The Cle Elum Seven Chimpanzees spent decades in biomedical research laboratories and holding facilities in the 70s, 80s, 90s, and early 2000s.
The minimum space requirements for housing chimpanzees under the Animal Welfare Act remain shockingly, well, minimal. It’s still legal to keep a chimpanzee in a 5’x5’x7′ cage. These days, however, most laboratories that are still housing chimpanzees allow them to live in social groups and give them some sort of outside access. The National Institutes of Health recommends (though doesn’t require) enclosures that provide at least 250 square feet of space per chimpanzee. As a point of reference, for our group of seven, that’s a total of 1,750 square feet. Think about the size of your apartment or house as a comparison. Now think of yourself having only that amount of space for the rest of your life. Still, 250 square feet is way beyond the twenty-five square-foot cages that the Cle Elum Seven spent much of their lives.
The changes in how labs house chimpanzees came about in part due to pressure from a public that had gained insight into the deep intelligence and social lives of these beings that are so closely related to us.
Beyond just amount of space, providing an enriching, stimulating, interesting environment for chimpanzees is about giving them lots and lots of choices. Even if they only use some of their space a fraction of the time or only pick up a certain object one out of every five times it’s available, simply living in an environment that provides a large amount of variety is a huge part of giving intelligent primates at least some of what they need.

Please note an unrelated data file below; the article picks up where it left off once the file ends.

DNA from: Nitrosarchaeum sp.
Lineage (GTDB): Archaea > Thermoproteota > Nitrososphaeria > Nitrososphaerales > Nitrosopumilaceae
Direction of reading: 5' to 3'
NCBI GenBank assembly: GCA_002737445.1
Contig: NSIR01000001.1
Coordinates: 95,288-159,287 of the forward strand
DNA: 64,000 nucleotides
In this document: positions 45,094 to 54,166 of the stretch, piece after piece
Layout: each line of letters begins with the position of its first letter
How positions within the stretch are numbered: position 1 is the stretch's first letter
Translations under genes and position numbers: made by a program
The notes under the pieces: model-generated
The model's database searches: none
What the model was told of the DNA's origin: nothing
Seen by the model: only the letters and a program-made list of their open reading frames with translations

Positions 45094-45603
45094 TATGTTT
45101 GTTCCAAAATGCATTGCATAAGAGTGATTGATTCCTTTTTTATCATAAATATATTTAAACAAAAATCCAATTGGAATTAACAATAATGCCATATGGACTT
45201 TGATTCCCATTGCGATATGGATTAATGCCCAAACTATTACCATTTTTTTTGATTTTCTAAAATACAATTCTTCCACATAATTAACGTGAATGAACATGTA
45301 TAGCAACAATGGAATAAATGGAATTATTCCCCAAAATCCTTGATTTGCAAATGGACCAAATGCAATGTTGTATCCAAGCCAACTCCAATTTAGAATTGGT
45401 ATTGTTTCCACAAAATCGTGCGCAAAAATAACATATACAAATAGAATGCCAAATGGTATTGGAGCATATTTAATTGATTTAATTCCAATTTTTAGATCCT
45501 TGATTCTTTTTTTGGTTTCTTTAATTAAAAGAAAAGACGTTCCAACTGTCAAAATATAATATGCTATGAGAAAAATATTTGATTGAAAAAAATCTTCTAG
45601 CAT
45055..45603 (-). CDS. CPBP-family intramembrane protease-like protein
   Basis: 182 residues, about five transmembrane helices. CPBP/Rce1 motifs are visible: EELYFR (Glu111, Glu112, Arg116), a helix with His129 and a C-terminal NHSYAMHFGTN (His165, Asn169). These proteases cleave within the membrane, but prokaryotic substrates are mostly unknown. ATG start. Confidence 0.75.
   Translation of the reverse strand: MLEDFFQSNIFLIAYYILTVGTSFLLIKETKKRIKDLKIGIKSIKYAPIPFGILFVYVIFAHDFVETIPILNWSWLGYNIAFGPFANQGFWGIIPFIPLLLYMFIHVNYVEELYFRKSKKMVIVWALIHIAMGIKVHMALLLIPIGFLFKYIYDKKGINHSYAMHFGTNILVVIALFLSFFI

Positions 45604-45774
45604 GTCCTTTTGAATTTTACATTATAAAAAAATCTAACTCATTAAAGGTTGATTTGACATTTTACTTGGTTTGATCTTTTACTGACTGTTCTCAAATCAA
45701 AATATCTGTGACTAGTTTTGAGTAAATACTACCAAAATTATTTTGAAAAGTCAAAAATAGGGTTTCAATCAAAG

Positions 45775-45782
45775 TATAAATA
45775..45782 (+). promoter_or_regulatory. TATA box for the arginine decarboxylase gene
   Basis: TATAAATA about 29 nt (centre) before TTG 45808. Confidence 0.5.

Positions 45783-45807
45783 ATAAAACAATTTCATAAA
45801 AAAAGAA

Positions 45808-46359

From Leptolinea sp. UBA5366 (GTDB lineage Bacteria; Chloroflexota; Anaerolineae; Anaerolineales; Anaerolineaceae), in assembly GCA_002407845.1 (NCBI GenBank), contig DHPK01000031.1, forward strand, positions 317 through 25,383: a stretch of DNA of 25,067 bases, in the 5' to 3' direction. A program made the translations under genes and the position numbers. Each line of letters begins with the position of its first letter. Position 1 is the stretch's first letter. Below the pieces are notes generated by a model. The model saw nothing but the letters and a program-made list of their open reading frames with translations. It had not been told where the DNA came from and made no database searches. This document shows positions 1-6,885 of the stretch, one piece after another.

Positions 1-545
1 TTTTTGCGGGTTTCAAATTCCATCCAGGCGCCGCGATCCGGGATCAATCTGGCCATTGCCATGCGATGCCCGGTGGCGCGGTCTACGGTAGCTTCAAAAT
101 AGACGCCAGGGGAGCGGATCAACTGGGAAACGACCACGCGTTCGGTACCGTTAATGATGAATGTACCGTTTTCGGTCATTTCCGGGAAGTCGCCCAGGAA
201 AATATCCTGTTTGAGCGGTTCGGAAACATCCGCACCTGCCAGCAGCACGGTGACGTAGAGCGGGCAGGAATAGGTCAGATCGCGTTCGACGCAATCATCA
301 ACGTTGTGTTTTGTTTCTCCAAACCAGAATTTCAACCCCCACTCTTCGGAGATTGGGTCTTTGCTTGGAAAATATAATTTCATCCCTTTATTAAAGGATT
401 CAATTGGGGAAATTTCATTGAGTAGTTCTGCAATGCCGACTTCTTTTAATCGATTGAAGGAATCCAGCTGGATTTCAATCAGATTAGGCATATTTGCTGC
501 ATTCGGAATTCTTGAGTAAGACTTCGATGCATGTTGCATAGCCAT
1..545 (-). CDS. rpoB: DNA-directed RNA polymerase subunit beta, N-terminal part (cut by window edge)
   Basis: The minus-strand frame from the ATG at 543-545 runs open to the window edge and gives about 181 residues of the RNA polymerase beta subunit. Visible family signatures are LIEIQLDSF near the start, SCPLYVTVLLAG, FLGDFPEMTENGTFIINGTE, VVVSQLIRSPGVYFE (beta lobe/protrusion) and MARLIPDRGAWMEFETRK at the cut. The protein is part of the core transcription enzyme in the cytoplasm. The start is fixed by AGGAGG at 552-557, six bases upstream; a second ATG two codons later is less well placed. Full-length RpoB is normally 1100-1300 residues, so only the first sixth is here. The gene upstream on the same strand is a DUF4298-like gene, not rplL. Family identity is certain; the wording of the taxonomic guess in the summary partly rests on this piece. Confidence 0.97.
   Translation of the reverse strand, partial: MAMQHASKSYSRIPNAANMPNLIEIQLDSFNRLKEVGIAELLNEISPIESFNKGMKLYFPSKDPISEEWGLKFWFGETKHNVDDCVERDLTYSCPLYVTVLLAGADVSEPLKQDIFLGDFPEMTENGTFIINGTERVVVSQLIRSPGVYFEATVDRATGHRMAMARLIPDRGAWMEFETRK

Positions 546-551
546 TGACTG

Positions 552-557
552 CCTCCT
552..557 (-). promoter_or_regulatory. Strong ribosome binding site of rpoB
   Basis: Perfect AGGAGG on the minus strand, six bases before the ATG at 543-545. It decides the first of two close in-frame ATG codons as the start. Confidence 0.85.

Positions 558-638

After spending decades in small spaces without access to the outside, I wonder if the Cle Elum Seven could have imagined a place like CSNW with 85,000 square feet of space.
Once they were at the sanctuary, their bodies and their minds knew what to do.
They followed their instincts, put their muscles to work, and got down to the business of exploring.
They reached into their imaginations and indulged in private games and adventures.
They broadened their palate and relished opportunities to search for and gather food.
No one had to teach them to be chimpanzees.
(Just a note about these photos – they were all taken today! The photos include Foxie, Jamie, Annie, and Missy.)